Don't Just Use AI, Use It Right Your Roadmap to Ethical AI Organizational Readiness
AI Published Date, 2024

Don’t Just Use AI, Use It Right: Your Roadmap To Ethical AI Organizational Readiness

Created By: Bobby Hunter
March 28, 2024

It’s no mystery to my colleagues that I am a daily user of AI. On the one hand, I have AI helping me solve complex Excel functions. On the other, I have it generating quotes in Bea Arthur’s voice to celebrate a clear to-do list. The benefits of AI can be productive and fun – yet I still feel a tinge of guilt writing this publicly. While I feel comfortable with these tools, do my colleagues feel comfortable with how I use them?

In November 2023, I attended the Microsoft Ignite conference, which launched much of the hype surrounding Microsoft Copilot. During one panel, Generative AI – rise above the hype and build business value, Microsoft offered a comprehensive view of how business value was a product of your organizational readiness for AI tools. That readiness is based on developing governance for responsible usage and building a culture of AI fluency. The business value comes from the staff’s technical skills with specific tools and an ethical and sustainable environment that supports AI usage.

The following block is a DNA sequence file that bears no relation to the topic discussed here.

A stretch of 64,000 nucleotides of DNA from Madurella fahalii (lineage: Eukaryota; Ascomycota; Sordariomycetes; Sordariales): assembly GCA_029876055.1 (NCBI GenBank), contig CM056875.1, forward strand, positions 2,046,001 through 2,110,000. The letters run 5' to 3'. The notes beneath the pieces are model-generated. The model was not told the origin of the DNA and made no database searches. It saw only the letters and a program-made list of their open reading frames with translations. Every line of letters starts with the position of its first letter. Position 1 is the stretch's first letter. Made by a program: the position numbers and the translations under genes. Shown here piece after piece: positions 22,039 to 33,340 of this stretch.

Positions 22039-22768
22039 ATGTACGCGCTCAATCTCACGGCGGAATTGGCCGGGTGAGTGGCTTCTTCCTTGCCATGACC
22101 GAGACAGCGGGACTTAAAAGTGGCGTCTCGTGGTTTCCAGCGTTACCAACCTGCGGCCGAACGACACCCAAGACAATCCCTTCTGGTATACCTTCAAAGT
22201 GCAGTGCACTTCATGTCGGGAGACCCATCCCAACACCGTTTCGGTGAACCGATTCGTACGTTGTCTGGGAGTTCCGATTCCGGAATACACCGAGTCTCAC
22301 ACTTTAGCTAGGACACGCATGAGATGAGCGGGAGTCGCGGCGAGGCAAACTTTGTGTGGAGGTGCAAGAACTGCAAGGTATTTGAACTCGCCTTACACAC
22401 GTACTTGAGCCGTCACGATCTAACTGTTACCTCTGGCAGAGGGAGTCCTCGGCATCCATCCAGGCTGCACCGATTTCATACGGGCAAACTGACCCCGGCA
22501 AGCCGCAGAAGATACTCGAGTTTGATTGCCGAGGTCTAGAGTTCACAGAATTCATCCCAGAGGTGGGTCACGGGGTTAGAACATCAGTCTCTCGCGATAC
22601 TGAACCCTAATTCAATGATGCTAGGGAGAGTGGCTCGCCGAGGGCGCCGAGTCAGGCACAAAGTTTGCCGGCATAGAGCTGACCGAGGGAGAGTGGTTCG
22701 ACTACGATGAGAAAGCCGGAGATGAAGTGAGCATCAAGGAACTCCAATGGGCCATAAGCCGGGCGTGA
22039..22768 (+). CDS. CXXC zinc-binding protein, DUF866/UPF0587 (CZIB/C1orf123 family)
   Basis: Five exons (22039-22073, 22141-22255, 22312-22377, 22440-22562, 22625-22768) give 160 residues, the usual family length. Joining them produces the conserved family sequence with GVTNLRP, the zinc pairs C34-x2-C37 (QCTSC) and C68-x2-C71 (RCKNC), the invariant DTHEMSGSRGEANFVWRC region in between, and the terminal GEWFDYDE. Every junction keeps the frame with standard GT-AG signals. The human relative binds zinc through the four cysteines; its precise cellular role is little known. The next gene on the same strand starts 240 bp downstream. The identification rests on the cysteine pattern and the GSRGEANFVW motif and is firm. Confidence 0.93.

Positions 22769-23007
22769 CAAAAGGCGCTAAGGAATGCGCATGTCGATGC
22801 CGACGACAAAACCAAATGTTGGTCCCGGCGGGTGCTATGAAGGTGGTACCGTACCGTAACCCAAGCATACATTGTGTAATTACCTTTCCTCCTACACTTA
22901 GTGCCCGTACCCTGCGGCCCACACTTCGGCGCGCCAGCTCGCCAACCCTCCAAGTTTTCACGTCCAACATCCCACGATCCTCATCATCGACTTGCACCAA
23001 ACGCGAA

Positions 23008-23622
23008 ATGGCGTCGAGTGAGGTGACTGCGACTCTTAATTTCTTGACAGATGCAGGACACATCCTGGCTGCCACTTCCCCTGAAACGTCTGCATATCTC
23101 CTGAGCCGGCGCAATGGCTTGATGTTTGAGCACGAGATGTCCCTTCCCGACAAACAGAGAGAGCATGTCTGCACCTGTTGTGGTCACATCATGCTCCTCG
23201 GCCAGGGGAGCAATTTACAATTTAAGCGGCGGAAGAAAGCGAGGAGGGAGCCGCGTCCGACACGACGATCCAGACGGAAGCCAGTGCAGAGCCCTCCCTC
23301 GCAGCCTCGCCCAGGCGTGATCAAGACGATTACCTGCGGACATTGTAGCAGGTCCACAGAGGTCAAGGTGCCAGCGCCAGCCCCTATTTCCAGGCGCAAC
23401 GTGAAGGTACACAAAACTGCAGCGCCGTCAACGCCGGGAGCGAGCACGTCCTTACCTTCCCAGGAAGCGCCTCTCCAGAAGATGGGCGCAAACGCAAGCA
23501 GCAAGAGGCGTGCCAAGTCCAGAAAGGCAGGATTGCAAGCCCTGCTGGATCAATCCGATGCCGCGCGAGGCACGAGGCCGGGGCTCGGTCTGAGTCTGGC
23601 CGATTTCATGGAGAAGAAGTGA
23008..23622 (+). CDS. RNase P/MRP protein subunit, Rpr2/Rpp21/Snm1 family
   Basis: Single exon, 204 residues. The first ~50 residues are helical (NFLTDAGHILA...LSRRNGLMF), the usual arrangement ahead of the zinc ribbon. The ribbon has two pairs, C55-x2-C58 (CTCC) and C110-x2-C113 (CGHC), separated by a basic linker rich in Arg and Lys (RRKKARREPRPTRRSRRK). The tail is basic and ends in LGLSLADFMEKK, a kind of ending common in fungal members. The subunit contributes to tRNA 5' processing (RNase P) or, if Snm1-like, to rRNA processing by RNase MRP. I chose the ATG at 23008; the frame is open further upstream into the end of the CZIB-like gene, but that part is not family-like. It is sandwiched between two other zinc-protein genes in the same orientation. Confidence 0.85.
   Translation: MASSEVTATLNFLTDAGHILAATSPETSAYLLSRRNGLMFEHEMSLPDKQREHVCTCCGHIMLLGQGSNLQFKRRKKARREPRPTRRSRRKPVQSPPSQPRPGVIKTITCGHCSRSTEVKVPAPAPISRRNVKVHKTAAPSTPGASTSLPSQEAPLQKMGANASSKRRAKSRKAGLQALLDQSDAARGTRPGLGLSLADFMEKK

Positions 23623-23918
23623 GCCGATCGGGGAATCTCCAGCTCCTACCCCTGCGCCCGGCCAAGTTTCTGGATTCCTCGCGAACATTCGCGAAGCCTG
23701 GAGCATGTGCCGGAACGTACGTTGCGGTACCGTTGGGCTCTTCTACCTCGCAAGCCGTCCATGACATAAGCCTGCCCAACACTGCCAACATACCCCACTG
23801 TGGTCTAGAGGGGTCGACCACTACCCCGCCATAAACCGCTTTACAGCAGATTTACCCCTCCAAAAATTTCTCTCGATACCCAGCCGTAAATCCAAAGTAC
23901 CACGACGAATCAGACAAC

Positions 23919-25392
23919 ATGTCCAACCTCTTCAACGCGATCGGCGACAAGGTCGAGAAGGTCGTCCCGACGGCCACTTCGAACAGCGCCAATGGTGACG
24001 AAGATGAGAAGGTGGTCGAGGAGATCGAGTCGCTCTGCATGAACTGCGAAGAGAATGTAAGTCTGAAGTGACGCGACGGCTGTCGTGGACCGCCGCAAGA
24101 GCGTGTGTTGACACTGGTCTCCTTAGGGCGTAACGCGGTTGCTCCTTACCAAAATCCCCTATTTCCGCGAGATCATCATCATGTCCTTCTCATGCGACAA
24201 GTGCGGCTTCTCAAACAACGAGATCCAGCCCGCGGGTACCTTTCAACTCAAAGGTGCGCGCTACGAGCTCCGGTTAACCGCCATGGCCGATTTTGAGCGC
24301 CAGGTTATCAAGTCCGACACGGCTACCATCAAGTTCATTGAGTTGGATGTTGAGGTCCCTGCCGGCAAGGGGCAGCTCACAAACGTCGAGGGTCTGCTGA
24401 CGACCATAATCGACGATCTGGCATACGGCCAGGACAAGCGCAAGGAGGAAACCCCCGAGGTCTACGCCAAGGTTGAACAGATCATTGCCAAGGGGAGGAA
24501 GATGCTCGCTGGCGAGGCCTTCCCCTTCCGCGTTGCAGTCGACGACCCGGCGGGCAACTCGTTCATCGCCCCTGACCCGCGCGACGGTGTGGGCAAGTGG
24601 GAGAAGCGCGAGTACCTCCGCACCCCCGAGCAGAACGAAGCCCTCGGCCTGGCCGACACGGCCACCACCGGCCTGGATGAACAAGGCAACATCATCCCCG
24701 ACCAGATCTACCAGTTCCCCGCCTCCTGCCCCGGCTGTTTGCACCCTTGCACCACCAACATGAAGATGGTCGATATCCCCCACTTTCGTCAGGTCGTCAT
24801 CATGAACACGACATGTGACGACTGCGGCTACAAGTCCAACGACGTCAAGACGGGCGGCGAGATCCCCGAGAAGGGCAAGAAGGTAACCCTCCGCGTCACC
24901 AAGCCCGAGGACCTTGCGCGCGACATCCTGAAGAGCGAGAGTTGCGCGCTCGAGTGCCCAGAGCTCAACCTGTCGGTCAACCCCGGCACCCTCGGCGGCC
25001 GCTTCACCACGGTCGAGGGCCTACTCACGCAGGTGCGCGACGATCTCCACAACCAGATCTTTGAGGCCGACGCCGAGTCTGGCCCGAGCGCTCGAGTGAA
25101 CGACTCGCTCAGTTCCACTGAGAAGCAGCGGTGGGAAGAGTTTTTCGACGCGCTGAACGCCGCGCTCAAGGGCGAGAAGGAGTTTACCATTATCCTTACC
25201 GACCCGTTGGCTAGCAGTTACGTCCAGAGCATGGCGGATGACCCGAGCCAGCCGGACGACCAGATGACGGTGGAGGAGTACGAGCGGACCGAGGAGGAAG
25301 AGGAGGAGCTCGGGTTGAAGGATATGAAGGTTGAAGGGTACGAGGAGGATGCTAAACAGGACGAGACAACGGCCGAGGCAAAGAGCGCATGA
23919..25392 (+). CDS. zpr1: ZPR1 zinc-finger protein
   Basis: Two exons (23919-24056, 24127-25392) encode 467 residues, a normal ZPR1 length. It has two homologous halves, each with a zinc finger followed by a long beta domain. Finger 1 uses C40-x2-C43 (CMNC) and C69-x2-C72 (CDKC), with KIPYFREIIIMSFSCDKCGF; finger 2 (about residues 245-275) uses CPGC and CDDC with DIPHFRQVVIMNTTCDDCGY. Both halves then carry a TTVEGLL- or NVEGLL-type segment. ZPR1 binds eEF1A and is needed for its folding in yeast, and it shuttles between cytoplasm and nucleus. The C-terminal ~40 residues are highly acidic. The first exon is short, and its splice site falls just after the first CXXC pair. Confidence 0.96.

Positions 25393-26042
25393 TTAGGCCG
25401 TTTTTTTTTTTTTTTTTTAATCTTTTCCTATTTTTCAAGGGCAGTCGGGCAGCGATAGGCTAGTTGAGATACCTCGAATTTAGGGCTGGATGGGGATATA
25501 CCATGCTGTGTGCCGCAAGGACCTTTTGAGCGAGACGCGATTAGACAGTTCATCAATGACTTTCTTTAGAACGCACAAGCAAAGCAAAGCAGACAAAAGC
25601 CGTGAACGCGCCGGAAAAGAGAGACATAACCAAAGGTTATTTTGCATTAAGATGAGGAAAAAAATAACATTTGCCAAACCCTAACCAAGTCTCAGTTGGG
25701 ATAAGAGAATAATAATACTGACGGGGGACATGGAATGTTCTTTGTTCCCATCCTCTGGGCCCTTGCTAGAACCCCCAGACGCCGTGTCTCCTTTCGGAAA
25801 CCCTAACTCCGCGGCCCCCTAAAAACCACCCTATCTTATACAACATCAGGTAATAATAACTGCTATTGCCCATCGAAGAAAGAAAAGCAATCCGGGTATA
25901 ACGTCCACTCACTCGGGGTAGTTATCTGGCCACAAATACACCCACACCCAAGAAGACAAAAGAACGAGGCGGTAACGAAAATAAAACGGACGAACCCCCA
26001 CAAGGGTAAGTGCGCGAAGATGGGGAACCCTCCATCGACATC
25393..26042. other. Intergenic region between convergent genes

In this article, I’ll cover some of the steps Orr Group is taking to create a culture of ethics that you can adopt for your nonprofit organization.

Step 1: AI Usage Policy

Whether your AI Task Force is already set up or you are still putting the pieces together, it is essential to take the time to develop a robust and supportive AI Usage Policy for your employees. A good AI Usage Policy needs to be broad enough to be flexible in managing this rapidly shifting technology and specific enough that your staff can apply it to their work. The policy needs to align with the processes in your IT and Data Security policies to ensure compliance and safety. The policy helps those engaging with AI regularly feel confident that the organization supports exploring how AI can improve their projects and workflows. Overall, the policy must expect that all employees will learn how to use AI appropriately, ethically, and securely while guiding them to the tools and training they will use.

Step 2: AI Governance